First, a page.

sensation. Fabre’s piece plays on this sense of complex rhythm throughout, in a
monological exchange between master and servant, live and recorded, the
fleeting and the preserved, difference and repetition.

Jovic’s paradoxical body immediately undercuts any sense that the live
performing body is self-evidently present, by drawing on the disjunctive gap of
the visible and the articulable through a process of self-fabulation and
narrativization. The opening of the show stages this gap not through spoken
language but through sensible sound that rhythmically infects all future
instances of language with its resonance--we are made to see speech via bodily
performance and delay. Lying curled up on the platform from the time that the
audience has entered, in a bra top and shorts, Jovic begins to move discrete parts
of her body in segmented and disjunctive articulations. Every movement is
accompanied by a guttural noise, like a rusty machine grinding to life, at odds
with the evident control of each gesture. The noises sound like a body in pain,
but the visual image is of smooth but segmented control. These noises are
amplified by her head-set microphone--they at once emanate from the body and
are disjunct from it, the voice instead animating a sense of an interior landscape
that is not that of a subject, but rather an exterior made interior, a folding in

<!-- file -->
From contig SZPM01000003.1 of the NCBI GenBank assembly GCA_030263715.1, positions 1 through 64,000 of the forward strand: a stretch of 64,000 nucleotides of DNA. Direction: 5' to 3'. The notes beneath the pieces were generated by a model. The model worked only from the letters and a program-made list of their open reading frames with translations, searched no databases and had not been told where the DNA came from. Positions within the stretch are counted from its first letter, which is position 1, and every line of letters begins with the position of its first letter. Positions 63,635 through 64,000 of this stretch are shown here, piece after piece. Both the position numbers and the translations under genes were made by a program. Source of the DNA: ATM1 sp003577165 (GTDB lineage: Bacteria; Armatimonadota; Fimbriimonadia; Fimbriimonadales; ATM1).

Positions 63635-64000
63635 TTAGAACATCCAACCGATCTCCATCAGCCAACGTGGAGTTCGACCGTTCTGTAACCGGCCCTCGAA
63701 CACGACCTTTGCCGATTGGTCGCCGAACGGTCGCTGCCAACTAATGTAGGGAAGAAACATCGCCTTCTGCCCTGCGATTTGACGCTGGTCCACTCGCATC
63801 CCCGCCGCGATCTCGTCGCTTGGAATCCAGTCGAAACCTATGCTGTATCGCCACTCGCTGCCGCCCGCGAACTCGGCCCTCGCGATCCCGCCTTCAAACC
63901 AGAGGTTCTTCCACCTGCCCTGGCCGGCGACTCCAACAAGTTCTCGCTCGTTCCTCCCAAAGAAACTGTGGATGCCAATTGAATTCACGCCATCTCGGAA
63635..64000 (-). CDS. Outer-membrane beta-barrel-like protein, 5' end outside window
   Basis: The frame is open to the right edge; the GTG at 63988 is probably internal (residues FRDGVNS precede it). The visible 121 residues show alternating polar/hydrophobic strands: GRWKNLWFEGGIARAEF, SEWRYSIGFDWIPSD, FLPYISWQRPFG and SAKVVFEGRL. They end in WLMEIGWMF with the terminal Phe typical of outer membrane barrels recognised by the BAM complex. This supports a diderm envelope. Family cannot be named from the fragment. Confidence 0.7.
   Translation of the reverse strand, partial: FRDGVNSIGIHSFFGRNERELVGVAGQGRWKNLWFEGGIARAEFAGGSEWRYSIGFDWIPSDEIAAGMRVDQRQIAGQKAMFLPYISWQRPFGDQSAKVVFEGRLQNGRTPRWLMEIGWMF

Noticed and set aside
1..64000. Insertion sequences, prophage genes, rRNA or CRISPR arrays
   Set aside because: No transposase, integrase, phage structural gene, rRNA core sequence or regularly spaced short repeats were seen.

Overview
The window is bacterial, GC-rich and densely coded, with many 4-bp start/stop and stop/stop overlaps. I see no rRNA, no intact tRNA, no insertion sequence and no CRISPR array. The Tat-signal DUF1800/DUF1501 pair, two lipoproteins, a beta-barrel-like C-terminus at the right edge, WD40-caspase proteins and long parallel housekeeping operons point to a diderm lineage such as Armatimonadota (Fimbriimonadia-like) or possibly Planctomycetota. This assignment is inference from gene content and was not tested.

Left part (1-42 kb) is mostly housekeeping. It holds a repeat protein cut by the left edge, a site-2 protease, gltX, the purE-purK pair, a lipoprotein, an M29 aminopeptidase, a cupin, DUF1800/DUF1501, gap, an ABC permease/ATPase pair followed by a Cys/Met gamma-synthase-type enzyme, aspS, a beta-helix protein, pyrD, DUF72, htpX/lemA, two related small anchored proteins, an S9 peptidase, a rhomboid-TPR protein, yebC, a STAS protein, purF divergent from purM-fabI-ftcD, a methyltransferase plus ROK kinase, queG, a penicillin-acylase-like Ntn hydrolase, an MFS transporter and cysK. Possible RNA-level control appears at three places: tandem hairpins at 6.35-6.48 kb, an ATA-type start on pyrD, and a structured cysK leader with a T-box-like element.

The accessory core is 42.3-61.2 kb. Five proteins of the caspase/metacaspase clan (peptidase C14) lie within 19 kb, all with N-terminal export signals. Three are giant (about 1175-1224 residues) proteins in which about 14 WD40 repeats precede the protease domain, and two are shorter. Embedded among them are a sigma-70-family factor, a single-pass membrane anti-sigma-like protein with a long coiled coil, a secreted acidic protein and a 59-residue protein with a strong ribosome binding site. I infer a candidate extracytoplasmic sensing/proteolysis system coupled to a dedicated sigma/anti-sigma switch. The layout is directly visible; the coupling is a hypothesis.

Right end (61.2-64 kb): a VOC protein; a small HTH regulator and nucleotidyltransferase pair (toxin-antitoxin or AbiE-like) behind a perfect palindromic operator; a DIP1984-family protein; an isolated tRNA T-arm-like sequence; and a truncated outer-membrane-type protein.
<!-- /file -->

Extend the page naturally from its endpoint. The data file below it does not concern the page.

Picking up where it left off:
place--the topological reversibility of ‘movement executed, movement
described’. Jean-Luc Godard once said: “to describe is to observe mutation”, and
this is the precise sensation Jovic’s coming into being evokes. [5] These a-
signifying sounds set the stage and infect, by affective contamination, all speech
that follows, which never resolves into the fully articulable but remains full of
excess information. Through the rest of the performance, her speech is thus
always what Guattari calls “full speech”, a completely embodied intelligibility in
tension with sensibility.

Jovic’s performance is cinematically possessed in several ways. The live


performing body indicates the way in which cinema, that cornerstone of the
audio-visual archive, generates new types of bodies, new habits of being. In
Foucault, Deleuze writes of a:

disjunction between seeing and speaking, between the visible and the
articulable: ‘what we see never lies in what we say’ and vice versa. The
conjunction is impossible for two reasons. The statement has its own
correlative object and is not a proposition designating a state of things or a
visible object; but neither is the visible a mute meaning, a signified to be
realised in language, as phenomenology would have it. The archive, the
audiovisual is disjunctive (Deleuze, 1988: 55).